In Amazon’s relentless pursuit of customer satisfaction, date/time definite delivery have been instrumental in establishing the expectations bar. After setting the standard with 2-day Prime, its’ competitors have been struggling to play catch up; next-day, same-day, and even 1-hour delivery have become the new standards. But faster delivery is often cost-prohibitive, as existing national and super-regional parcel delivery networks were not set up for same day or even next day speed on a relatively low-cost basis. Surveys have found that consumers are usually unwilling to pay up for the extra service which means that for now, same day remains only a niche offering.
The solution that Amazon has found is to drive inventory (i.e. warehouses) closer to the consumer, thus reducing the length and cost of the last mile component. Whole Foods’ existing store infrastructure is potentially the next evolution of that model, allowing Amazon to position not just grocery and fresh foods, but also traditional e-commerce inventory at the neighborhood level. However, facilities for distributing fresh food are far more complicated than ordinary warehouses.
As highlighted above, a single facility may require multiple temperature settings to house products from ice cream to berries. Some require certification from the government bodies, and extra care must be taken to keep shelves clean and prevent pests from contaminating food. Whole Foods has over 1 million square feet of warehouse space for distribution to its markets, and a chunk of its inventory goes straight from suppliers to stores, according to Marc Wulfraat, president of MWPVL. “It’s a peanut. It’s nothing,” he said of Whole Foods’ distribution. “If Amazon wants to become a dominant grocery company in a short period of time, then there would be an investment required, and it would be big.”
Regulatory Changes are Impacting Retail Distribution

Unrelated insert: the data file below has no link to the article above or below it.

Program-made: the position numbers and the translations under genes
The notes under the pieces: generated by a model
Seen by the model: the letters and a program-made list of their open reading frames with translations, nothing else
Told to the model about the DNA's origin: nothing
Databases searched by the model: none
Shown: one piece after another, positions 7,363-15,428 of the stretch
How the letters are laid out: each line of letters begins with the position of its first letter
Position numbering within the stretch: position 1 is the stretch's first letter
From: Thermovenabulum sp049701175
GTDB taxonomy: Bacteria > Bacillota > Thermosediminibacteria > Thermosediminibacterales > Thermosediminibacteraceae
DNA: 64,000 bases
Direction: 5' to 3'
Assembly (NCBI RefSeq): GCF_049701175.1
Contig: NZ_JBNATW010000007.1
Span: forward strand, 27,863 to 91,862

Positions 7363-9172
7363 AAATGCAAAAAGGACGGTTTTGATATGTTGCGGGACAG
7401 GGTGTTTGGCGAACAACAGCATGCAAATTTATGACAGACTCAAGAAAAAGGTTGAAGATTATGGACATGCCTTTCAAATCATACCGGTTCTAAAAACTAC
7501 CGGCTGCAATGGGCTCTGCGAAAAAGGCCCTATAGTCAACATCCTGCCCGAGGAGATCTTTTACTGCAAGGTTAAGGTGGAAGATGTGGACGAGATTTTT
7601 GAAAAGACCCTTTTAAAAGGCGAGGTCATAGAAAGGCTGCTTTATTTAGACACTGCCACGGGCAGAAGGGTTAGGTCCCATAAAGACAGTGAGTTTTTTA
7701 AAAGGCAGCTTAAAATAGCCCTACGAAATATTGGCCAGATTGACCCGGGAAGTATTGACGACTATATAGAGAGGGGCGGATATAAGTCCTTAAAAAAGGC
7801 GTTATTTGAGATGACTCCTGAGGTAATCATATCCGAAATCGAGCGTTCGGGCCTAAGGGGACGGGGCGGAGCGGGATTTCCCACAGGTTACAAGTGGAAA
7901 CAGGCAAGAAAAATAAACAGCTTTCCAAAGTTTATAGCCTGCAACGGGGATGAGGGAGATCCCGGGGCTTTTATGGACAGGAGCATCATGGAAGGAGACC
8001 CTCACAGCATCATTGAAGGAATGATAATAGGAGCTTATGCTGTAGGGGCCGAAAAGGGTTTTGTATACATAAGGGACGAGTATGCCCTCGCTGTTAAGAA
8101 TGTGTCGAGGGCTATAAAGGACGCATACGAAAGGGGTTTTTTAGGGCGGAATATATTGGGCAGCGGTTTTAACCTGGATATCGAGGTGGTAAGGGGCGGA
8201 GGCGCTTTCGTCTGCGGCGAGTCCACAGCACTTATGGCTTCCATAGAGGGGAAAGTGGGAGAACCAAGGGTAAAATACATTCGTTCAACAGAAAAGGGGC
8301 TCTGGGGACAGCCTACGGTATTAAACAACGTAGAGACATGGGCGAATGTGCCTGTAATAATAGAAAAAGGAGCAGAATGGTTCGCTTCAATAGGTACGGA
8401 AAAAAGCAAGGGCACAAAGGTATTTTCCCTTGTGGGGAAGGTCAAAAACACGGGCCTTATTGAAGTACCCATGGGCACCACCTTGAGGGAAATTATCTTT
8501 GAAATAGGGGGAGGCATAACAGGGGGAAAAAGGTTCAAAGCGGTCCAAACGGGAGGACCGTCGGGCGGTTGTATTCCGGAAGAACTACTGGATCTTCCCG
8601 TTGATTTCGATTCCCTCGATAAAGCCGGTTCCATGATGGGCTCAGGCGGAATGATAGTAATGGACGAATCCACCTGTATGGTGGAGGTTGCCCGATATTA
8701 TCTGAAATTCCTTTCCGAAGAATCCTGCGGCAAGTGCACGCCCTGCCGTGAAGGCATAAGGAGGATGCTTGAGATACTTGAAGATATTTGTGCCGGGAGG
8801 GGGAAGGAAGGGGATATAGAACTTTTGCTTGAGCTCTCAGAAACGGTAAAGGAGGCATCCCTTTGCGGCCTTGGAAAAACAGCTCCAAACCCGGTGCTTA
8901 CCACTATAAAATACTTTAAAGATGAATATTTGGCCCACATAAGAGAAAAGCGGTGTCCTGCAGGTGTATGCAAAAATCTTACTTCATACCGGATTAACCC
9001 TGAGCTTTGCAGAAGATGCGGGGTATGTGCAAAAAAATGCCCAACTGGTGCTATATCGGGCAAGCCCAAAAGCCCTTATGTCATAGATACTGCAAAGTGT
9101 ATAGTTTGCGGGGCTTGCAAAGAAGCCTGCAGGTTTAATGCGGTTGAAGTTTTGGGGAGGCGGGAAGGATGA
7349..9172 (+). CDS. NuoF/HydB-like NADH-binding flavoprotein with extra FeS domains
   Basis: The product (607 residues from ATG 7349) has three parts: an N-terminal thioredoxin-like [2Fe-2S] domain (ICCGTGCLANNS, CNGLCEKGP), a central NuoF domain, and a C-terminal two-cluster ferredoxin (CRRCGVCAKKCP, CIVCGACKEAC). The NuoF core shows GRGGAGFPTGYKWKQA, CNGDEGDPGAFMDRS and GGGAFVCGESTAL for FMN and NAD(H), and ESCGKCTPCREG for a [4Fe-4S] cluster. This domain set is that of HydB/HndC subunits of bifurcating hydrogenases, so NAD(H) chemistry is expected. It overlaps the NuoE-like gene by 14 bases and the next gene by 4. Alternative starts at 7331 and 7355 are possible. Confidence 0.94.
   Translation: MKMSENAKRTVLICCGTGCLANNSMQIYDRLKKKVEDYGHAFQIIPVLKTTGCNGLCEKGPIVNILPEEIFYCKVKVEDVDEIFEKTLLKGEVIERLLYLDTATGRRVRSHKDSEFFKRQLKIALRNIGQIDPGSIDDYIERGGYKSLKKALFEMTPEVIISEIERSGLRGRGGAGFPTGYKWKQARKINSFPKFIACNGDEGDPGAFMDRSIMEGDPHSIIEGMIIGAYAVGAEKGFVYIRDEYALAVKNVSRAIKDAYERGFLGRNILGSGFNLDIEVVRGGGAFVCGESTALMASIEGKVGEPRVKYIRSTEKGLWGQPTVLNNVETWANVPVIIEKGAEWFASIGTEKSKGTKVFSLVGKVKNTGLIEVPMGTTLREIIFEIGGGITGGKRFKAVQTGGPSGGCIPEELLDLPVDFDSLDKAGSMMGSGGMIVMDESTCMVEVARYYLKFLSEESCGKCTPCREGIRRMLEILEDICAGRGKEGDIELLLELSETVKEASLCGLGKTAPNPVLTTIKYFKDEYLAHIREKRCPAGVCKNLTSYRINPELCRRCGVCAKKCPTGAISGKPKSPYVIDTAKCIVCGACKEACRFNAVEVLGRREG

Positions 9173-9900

Amazon is making this move at a time when the trucking industry is transitioning to electronic logging devices (ELDs). The widespread application of these devices could alter the current paradigms for miles driven per day and for freight rates. As ELD compliance evolves, the regulatory environment may play a big role in the economics of food distribution.
Lisa Eadicicco of Time magazine identified that Amazon’s Prime Now service promises to deliver certain products — ranging from paper towels to electronics — in an hour or less, which Amazon sources from 70 fulfillment centers in the U.S. With its purchase of Whole Foods and the hundreds of grocery stores it operates — which sell everything from fresh food to beer, bakery items, flowers, and pet supplies — Amazon has an opportunity to expand the products it can deliver under Prime Now.
Amazon is far from the only digital company to show interest in the grocery space with its AmazonFresh service, which is available for Prime members for $14.99 per month. Adding Whole Foods’ selection of items to its service could give the online retail giant a competitive edge against Google, whose Express Deliver service now reaches 90 percent of the U.S. Instacart, Peapod, and FreshDirect are also players in this space.
The “bricks and mortar” grocery store delivery model and the online shopping model are quite different. Whole Foods is still a relatively small player in the overall food distribution market in both Canada and the United States. It has not been performing well over the past several quarters. Moody’s has identified 22 retailers that are significant risk of bankruptcy, including some very well-known companies (i.e. Sears, Neiman Marcus). Analysts are even predicting that one-quarter of America’s malls could close within the next five years. To be successful, Amazon will need to fix Whole Foods’ current business as it seeks to identify the synergies from this acquisition, while capitalizing on and mastering the supply chains from these two related but different businesses.
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Dan Goodwill, President, Dan Goodwill & Associates Inc. has over 30 years of experience in the logistics and transportation industries in both Canada and the United States. Dan has held executive level positions in the industry including President of Yellow Transportation’s Canada division, President of Clarke Logistics (Canada’s largest Intermodal Marketing Company), General Manager of the Railfast division of TNT and Vice President, Sales & Marketing, TNT Overland Express.
Goodwill is currently a consultant to manufacturers and distributors, helping them improve their transportation processes and save millions of dollars in freight spend. Mr. Goodwill also provides consulting services to investors, vendors to the trucking industry, transportation and logistics organizations. All posts by Dan Goodwill